Tiny Pipe Home vs Shipping Crate
A Tiny pipe home was displayed at the International Builders Show this week in Las Vegas.
Auto repair shortage affects Las Vegas
The auto repair industry is facing a national shortage of workers.
Franchising industry booming
Experts say Las Vegas is a hotbed for the franchise industry.
Africa Love owner talks about his store in Las Vegas
Mara Diakhate, owner of Africa Love, gift and decor store, talks about his store in Las Vegas. (Bizuayehu Tesfaye/ Las Vegas Review-Journal) @bizutesfaye
Developer gets approval to build homes at Bonnie Springs
The Clark County Planning Commission has approved a plan to build 20 homes on the site of Bonnie Springs Ranch. (Michael Quine/Las Vegas Review-Journal)
Dig This opens new location In Las Vegas
Remember when you were a kid and played with construction toys in the sand box? Dig This Las Vegas has the same idea, except instead of toy bulldozers, you get to play with the real thing. (Mat Luschek/Review-Journal)
Town Square developer Jim Stuart building again in Las Vegas
Las Vegas’ real estate bubble took developers on a wild ride, something Jim Stuart knows all too well. (Las Vegas Review-Journal)
Salon opens at Veterans Village
T.H.E. Salon, owned by Nicole Christie, celebrated their opening at the Veterans Village with a ribbon cutting ceremony.
Southwest Airlines considering Las Vegas-Hawaii flights
Southwest Airlines CEO Gary Kelly says the airline is "very focused" on Hawaii. Hawaiians have a strong presence in Las Vegas.The city’s unofficial status is “Hawaii’s ninth island.” In 2018, at least 2,958 people from Hawaii moved to Nevada. Of those, 88.7 percent moved into Clark County, according to driver license surrender data. According to the Las Vegas Convention and Visitors Authority, 310,249 people came to Las Vegas from Hawaii in 2018.
Fewer Nevadans are celebrating Valentine's Day
Fewer Nevadans are celebrating Valentine's Day. About 1.2 million Nevadans are expected to celebrate this year, a 5 percent drop from 2018. A growing number of people consider Valentine’s Day over-commercialized. Others weren’t interested in the holiday or had nobody to celebrate with. But spending is expected to rise. Those who do celebrate are buying for more people. The average American is expected to spend about $162 this year for Valentine’s Day, a 57 percent jump from a decade prior. Katherine Cullen, director of industry and consumer insights at NRF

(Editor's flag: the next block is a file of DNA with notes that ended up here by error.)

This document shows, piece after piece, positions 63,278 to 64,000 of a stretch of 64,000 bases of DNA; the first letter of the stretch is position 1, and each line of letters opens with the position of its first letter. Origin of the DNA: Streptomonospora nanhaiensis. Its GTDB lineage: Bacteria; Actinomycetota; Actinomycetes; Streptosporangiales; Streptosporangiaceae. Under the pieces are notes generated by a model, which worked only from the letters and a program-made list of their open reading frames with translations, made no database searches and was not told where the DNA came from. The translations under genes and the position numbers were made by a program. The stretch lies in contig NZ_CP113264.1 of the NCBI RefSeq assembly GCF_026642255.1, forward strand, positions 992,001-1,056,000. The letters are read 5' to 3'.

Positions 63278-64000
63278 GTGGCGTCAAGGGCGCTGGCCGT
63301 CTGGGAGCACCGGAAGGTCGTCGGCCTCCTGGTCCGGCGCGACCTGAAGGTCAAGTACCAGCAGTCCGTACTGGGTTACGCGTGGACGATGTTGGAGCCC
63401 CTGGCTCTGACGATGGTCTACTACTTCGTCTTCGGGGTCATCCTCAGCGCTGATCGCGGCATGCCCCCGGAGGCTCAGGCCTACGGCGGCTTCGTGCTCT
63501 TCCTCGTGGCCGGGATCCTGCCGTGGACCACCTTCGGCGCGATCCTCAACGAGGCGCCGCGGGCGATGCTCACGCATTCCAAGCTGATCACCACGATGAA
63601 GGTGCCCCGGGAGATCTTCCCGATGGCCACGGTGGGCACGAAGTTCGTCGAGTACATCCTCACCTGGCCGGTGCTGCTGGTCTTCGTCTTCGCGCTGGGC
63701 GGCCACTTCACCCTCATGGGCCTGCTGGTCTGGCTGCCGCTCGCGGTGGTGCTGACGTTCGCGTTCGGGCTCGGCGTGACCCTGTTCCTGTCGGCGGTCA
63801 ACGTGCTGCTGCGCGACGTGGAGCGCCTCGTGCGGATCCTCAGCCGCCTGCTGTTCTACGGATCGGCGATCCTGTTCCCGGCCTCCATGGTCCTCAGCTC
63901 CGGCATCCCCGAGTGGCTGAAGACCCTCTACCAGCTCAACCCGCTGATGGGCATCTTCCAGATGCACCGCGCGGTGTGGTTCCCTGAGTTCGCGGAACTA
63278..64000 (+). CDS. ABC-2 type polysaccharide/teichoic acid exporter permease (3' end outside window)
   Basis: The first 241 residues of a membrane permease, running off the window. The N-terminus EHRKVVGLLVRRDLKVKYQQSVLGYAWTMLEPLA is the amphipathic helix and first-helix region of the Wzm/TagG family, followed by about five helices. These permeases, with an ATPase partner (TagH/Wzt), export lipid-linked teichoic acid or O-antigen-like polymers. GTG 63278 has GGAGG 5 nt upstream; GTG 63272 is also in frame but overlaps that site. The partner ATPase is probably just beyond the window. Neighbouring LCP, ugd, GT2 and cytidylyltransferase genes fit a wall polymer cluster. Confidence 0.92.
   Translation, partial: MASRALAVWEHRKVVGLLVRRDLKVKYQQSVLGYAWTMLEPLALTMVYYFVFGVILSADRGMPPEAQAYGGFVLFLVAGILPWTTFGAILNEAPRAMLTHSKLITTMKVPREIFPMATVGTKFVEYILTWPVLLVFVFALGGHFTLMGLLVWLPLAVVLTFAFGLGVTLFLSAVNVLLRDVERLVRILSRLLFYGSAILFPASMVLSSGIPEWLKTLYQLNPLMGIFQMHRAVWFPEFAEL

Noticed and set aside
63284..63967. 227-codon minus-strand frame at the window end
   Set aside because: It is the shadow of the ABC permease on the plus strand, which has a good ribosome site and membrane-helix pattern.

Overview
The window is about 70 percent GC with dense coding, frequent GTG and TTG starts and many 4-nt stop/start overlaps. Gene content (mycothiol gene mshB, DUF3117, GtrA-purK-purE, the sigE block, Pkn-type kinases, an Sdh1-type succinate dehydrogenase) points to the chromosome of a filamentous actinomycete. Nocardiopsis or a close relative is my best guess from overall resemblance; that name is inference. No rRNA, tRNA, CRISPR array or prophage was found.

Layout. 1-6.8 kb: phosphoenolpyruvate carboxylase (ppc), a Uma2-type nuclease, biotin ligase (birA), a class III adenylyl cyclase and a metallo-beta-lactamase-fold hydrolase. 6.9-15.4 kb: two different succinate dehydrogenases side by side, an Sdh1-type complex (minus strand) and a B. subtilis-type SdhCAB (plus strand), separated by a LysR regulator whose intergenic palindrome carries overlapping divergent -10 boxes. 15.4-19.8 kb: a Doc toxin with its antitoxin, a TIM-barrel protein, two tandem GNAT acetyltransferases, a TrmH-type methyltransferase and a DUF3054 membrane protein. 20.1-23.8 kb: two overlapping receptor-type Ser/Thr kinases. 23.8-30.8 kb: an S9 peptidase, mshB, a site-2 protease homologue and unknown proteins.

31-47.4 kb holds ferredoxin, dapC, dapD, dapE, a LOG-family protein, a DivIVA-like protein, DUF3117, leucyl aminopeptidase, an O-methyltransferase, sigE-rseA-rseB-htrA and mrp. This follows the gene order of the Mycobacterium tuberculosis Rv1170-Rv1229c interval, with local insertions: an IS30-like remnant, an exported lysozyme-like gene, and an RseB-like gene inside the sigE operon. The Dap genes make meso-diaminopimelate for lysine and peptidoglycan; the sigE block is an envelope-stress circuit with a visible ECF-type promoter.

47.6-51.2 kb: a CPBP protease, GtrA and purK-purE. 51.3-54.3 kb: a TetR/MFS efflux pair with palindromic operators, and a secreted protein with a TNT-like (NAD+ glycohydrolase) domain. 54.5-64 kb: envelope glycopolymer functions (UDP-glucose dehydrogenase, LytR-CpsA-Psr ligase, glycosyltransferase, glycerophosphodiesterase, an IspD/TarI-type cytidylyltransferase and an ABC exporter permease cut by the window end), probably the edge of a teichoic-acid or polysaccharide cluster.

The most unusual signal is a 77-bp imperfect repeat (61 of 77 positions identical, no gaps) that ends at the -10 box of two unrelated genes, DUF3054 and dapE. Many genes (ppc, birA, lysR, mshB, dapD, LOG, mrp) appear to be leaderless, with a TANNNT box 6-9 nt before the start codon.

Foreclosures of mansions in Las Vegas
Las Vegas was ground zero for America's foreclosure crisis after the housing bubble burst. (Eli Segall/Las Vegas Review-Journal)
Rick Helfenbein talks about the impact of tariffs on the clothing industry
MAGIC fashion convention showcases men's clothing trends
The MAGIC fashion convention has come to Las Vegas at the Mandalay Bay Convention Center to showcase some of the hottest clothing trends for men. (Nathan Asselin/Las Vegas Review-Journal)
Allegiant Air flight attendants learn how to handle a water landing
Field instructor Ashleigh Markel talks about training prospective flight attendants for Allegiant Air getting live training with a raft for a water landing at the Heritage Park Aquatic Complex in Henderson on Monday. (John Hornberg/Las Vegas Review-Journal)
Smith & Wollensky CEO Michael Feighery speaks
Smith & Wollensky CEO Michael Feighery speaks about the new Smith & Wollensky restaurant coming to the Grand Canal Shoppes at The Venetian in Las Vegas.
Smith & Wollensky CEO Michael Feighery speaks
Smith & Wollensky CEO Michael Feighery speaks about the new Smith & Wollensky restaurant coming to the Grand Canal Shoppes at The Venetian in Las Vegas.
Smith & Wollensky CEO Michael Feighery talks about Las Vegas return
Michael Feighery, CEO of Smith & Wollensky Restaurant Group, discusses the restaurant's upcoming return to the Las Vegas Strip.
Apartments to Come to Hughes Center
Developer Eric Cohen discusses his current building project at the Hughes Center office park in Las Vegas, Thursday, Jan. 31, 2019. Caroline Brehman/Las Vegas Review-Journal
Stratosphere to rebrand to The STRAT
The Stratosphere, a 1,150-foot-tall property in Las Vegas will be renamed The STRAT Hotel, Casino and Skypod.
TOP NEWS
Home Front Page Footer Listing